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    Sorry, got a message I had to wait to post and thought my reply had timed out, so the following post has a few spelling corrections and represents what I posted here originally.

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  6. #36
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    Hey twowolves80, while I've appreciated you impassioned threads and posts recently, I've tried to stay out of these sorts of discussions and concentrate on what I can do personally to help the game, in this case promotion through my Guide, YouTube channel and livestreaming. Like ICantAim, I'm a programmer/developer and database/systems engineer and with a basic understanding of Defiance and Defiance 2050's development methods and history it's difficult to not be negative regarding a number of your suggestions.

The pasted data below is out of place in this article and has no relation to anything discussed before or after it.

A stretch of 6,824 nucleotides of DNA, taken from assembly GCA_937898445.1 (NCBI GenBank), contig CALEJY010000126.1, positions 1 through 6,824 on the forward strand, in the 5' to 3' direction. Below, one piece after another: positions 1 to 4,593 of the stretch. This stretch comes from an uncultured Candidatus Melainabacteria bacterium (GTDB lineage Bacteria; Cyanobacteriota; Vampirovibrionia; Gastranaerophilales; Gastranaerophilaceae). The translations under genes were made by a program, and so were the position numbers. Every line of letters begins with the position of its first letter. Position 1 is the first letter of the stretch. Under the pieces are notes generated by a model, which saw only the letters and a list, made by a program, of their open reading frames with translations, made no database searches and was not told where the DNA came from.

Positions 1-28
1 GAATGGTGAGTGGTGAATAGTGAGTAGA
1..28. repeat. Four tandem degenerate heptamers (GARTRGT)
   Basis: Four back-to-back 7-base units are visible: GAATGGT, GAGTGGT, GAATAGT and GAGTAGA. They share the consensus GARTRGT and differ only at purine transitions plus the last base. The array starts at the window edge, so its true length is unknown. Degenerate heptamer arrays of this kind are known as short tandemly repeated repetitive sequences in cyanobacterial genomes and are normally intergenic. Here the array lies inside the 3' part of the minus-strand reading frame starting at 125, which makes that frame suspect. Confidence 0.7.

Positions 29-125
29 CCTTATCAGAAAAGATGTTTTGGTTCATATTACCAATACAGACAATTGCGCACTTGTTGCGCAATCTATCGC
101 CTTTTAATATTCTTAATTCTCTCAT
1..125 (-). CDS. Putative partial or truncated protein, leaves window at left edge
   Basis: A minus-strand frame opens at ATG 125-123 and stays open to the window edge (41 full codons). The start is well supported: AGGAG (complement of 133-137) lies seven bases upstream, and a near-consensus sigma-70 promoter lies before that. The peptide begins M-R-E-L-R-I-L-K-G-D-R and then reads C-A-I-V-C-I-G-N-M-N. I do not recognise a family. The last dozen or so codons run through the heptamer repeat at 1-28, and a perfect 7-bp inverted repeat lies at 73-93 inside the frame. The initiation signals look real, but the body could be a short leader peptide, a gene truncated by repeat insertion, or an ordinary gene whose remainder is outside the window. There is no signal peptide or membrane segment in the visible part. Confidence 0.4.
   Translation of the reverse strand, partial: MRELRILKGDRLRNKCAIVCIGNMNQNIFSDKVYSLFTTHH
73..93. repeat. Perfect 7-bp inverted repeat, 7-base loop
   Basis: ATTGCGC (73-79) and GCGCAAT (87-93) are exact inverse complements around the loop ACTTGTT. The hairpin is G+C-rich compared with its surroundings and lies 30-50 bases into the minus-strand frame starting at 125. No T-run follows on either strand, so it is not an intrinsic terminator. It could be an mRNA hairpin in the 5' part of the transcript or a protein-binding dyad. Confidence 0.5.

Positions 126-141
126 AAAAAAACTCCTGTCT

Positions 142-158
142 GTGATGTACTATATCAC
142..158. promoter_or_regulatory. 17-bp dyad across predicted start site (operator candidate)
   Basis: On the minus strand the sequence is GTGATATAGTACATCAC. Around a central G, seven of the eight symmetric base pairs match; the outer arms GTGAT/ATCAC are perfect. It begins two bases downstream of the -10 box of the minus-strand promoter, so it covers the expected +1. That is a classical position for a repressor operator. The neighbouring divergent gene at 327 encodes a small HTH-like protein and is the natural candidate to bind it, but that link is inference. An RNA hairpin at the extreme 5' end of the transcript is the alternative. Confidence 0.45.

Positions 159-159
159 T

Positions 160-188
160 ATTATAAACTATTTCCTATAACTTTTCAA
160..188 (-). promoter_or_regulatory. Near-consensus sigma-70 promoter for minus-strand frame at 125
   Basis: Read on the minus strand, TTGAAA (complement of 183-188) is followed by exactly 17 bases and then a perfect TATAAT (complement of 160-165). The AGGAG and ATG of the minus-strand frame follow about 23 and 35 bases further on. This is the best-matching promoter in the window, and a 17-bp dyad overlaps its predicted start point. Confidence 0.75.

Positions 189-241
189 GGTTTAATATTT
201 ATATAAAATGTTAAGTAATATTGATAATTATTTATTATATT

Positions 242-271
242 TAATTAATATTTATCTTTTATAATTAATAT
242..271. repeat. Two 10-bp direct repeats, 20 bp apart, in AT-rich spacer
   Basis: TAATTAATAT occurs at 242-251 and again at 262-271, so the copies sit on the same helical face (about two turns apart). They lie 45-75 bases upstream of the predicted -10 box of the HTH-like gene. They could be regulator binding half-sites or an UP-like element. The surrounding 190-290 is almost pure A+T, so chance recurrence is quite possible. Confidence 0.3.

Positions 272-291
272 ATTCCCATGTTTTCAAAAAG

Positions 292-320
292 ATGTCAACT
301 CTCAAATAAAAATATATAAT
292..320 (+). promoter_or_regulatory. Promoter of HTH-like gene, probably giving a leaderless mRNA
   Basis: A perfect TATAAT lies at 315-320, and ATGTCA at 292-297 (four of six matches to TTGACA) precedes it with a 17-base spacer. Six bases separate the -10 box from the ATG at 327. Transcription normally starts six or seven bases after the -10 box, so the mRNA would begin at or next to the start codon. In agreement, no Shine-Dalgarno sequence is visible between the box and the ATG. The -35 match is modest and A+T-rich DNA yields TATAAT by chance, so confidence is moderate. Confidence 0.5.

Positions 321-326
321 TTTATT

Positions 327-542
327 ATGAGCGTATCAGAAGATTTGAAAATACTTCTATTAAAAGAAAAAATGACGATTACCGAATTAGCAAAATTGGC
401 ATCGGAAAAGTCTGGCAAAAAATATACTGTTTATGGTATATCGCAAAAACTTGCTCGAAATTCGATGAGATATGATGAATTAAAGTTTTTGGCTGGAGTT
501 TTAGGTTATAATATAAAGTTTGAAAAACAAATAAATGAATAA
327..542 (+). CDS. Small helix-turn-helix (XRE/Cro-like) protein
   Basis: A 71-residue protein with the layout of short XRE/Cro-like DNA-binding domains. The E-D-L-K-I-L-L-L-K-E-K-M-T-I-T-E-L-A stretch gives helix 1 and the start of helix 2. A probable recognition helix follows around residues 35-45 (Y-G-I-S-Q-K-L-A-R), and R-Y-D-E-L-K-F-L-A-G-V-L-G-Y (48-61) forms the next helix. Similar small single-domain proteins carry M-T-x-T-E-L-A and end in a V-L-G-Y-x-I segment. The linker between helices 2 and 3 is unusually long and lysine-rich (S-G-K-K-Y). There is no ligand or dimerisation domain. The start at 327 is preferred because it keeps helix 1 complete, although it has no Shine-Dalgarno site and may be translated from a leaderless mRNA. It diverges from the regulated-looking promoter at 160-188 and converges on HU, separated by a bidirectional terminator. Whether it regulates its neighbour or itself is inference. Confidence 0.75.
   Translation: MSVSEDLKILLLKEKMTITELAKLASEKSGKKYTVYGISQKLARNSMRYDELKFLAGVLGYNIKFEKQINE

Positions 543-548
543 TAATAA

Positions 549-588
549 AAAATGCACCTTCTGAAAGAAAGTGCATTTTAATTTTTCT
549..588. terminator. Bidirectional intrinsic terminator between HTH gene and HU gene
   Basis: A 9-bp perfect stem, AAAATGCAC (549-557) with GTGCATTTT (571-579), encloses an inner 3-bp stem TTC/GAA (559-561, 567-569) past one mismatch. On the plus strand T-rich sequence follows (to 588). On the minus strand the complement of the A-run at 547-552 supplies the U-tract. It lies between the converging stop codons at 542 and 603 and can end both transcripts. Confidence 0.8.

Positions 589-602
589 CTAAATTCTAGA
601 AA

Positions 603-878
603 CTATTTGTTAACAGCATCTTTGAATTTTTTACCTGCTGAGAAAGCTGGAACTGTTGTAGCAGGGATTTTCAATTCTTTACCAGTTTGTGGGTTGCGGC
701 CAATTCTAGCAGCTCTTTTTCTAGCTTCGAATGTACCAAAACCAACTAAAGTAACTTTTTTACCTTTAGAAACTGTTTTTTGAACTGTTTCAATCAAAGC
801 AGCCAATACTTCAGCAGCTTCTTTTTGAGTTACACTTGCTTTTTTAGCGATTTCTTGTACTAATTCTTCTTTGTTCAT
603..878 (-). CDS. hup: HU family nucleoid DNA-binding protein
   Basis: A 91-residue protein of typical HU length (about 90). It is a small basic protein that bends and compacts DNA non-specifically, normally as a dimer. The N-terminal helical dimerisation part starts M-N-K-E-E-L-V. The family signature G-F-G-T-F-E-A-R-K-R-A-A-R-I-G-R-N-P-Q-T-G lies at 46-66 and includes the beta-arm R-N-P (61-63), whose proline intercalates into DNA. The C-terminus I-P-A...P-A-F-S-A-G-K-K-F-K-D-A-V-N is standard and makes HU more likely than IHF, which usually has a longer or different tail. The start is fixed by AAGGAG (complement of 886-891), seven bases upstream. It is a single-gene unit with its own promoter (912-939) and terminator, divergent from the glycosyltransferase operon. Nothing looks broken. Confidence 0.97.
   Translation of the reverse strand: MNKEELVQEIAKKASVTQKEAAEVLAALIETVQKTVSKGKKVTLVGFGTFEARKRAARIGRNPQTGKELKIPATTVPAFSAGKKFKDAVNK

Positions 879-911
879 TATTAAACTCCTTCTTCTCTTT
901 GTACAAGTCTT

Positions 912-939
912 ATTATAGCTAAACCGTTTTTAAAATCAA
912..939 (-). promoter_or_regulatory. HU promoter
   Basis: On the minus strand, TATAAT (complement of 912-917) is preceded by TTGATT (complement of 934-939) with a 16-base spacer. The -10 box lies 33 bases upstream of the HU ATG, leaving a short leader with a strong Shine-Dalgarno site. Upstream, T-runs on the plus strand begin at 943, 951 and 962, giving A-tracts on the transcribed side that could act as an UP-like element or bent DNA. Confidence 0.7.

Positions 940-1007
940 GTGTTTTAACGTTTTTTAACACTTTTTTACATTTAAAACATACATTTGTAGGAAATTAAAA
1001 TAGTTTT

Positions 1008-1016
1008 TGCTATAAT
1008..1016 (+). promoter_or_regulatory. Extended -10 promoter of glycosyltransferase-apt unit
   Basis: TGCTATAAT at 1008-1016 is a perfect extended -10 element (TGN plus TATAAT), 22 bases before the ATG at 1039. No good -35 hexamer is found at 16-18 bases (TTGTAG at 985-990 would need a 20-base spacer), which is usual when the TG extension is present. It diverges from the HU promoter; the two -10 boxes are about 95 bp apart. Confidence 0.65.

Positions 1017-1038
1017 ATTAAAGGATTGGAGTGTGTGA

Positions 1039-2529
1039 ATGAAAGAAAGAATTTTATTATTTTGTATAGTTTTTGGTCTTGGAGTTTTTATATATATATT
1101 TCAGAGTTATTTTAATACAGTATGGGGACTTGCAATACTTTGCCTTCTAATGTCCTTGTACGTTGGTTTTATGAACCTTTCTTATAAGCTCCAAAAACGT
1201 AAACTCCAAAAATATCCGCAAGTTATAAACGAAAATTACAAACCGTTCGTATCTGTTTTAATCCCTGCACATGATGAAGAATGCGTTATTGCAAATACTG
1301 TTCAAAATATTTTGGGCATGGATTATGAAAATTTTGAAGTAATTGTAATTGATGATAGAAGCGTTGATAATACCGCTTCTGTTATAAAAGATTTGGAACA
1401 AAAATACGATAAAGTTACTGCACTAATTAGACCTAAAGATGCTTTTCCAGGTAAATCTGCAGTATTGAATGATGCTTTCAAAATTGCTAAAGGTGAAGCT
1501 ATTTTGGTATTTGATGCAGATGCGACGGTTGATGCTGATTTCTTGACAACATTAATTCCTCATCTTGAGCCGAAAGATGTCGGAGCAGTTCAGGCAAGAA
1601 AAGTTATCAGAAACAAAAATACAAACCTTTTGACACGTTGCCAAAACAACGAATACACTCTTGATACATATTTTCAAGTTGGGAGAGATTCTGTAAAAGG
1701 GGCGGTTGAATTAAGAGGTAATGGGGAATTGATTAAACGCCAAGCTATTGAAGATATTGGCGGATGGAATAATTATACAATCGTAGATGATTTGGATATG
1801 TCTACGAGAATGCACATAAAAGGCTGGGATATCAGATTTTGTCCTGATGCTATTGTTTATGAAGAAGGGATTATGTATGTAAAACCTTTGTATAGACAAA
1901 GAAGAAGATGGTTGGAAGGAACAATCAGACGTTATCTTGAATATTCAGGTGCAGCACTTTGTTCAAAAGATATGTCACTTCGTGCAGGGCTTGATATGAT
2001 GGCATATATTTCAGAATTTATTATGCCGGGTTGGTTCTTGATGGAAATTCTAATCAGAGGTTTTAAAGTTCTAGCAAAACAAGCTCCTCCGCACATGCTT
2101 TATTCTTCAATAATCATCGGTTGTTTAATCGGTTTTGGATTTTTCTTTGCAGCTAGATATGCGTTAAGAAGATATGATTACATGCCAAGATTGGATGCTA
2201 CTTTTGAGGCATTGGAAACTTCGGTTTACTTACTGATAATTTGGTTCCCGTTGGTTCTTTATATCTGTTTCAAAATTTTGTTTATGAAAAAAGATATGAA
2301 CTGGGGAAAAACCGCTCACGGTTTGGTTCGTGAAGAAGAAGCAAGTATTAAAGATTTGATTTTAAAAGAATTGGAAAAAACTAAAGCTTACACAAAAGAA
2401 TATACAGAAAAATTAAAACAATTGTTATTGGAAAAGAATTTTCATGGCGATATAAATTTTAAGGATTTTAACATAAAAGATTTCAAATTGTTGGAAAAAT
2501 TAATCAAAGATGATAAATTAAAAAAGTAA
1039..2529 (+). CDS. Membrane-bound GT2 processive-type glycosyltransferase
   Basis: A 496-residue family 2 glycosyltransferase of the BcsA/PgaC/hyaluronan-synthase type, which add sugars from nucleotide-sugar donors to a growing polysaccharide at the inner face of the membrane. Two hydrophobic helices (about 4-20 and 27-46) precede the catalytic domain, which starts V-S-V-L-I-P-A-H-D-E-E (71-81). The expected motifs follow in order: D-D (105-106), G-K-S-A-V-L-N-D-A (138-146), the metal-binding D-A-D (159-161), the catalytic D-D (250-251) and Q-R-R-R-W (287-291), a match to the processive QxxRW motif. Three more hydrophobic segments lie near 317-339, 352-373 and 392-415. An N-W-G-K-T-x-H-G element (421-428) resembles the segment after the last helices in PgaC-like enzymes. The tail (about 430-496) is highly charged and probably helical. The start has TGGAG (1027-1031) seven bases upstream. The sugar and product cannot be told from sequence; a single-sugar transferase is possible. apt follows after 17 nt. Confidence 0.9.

I wrote my first lines of code in 1976 and have been employed as a developer in various capacities for most of my adult life. I've programmed games before, but long before the complexities of modern 3D, engine-based environments. Take what follows as mostly educated opinion.

    Defiance was built using a heavily modified version of the Gamebryo engine. It is not a specifically-designed MMO engine, and much of the difficulty at the time of launch of the original game was based around the netcode. Without an established massive online shooter library for the engine, this was ultimately Trion's greatest triumph as the game remains a smooth and responsive 3rd-person shooter experience. With a good connection and no server-side lag it plays as well as any offline shooter.